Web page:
Brain Awareness Week: How to talk to children about the brain

This post is also available in Dutch.

How can we teach children about the brain? Our study showed that children respond to storytelling. Sceptical? During #BrainAwarenessWeek, do some citizen science and come and replicate our study.

The brain’s neighbourhood from the tale “Mimi the microglia” by Cogni’Junior.

Reaching out to the public and children: a challenge

It’s Brain Awareness week! During this week brain researchers all over the world reach out to the public to tell everyone about the brain and what they’ve found in their work in the lab.

It’s important for scientists to tell non-scientists about their work, but it can also be a challenge. When trying to explain their complex studies, scientists have to make a lot of choices about how to simplify their work to keep it understandable for non-experts, but without losing some of the important details (or limitations).

When explaining science to children, scientists can, for example, use a story with mighty neurons (and helpful friendly cleaning cells) to keep them engaged and feel connected to the new information, and thus help them remember. But this also creates an image of a body full of cells like tiny little people, which, although cute, is not super accurate.

Are stories just fun or can they also be educational?

Scientists would hope that by telling this story that takes place in and around the brain, a lot of information will still trickle through and reach the young reader. It’s a challenge to keep the number of confusing details to a minimum and still fit a lot of accurate neuroscientific knowledge into these stories.

One example of such a story is “Mimi the microglia,” a tale available in the Donders Teaching kit. Microglia are really useful “helper” brain cells. In this story, Mimi, one of the microglia, decides to go on a trip around the brain. She is looking for the brain’s “boss” and tries to follow messages sent from one neuron to the next, tracing them backward until finding the original sender – which, she thinks, can only be brain’s boss, right? I won’t spoil it for you, but go and read the story (see bellow). Apart from being a fun little story, this tale actually contains a lot of information about the neurobiology of the brain.

Recently, the creators of this story (a group of neuroscientists I’m part of, from the non-profit organization Cogni’Junior) tried to find out how much children actually pick up from these stories. By having a class of 8-year-olds draw what they knew about the brain before and after teachers read them the tale we were able to investigate how much they had learned.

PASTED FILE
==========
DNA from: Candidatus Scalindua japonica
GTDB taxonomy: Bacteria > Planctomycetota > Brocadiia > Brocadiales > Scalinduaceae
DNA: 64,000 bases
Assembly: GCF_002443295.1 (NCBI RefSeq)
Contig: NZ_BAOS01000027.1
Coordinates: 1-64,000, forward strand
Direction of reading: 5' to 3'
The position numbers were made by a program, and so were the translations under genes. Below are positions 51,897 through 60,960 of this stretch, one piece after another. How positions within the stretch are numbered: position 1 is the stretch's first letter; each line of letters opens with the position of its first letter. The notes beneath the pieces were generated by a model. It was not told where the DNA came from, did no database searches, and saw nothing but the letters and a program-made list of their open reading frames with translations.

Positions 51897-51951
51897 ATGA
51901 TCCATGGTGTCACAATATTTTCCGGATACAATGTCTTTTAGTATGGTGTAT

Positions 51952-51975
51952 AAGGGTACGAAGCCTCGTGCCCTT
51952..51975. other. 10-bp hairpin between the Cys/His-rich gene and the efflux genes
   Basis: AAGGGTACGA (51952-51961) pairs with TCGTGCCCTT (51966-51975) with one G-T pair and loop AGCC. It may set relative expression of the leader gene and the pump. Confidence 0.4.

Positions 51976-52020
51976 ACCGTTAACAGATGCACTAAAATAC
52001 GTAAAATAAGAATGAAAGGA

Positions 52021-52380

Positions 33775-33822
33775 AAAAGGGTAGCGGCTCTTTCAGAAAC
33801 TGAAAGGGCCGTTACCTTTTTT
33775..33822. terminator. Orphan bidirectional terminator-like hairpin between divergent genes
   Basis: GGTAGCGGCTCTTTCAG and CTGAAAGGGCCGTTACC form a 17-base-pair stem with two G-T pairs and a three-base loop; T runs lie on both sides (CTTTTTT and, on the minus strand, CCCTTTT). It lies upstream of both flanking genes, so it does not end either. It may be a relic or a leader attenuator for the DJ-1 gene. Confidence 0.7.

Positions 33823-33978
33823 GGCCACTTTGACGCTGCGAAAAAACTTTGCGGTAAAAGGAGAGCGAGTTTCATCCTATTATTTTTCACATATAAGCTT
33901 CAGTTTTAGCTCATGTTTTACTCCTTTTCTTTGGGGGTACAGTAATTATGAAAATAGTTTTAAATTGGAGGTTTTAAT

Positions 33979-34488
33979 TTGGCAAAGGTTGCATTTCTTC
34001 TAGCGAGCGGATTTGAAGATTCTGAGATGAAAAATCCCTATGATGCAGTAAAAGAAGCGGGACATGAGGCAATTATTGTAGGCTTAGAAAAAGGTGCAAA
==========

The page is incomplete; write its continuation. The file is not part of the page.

Examples of scientific concepts that were drawn by kids.

By looking at the drawings and what items were featured, we could see that the children picked up on a lot of the information from the tale. Instead of drawing the brain as simple blocks like they did before, most children switched to including circuits of neurons in the brain, the different brain cells and their functions.

How certain concepts changed in how often they were depicted before (pre test) , immediately after (post test) and 4 days after (test D+4) reading the story

Even more interestingly, although the kids usually depicted neuroglia as small little people just after hearing, the results showed that this humanizing of the cells actually decreased over time. However, they still remembered the different types of cells and their functions just as well as they did right after hearing the story. This showed that the children were able to extract the scientific knowledge introduced in the tale and could see the characters of the stories for what they were: a fun way to learn.

Let’s tell more scientific stories!

A call for help!

So far this study has only been done in one class! Although it’s already a very interesting result, we really want to verify their findings with more classes. So, we encourage you to use the tale and repeat the study by:

1) Asking children to draw what they know about the brain before and after hearing the tale.

2) Contacting the non-profit organization Cogni’Junior (contact@cognijunior.org) to send us the drawings and be part of the replication adventure!

 

Written by Roselyne Chauvin, edited by Annelies and Monica

 

the tale “Mimi the microglia”:

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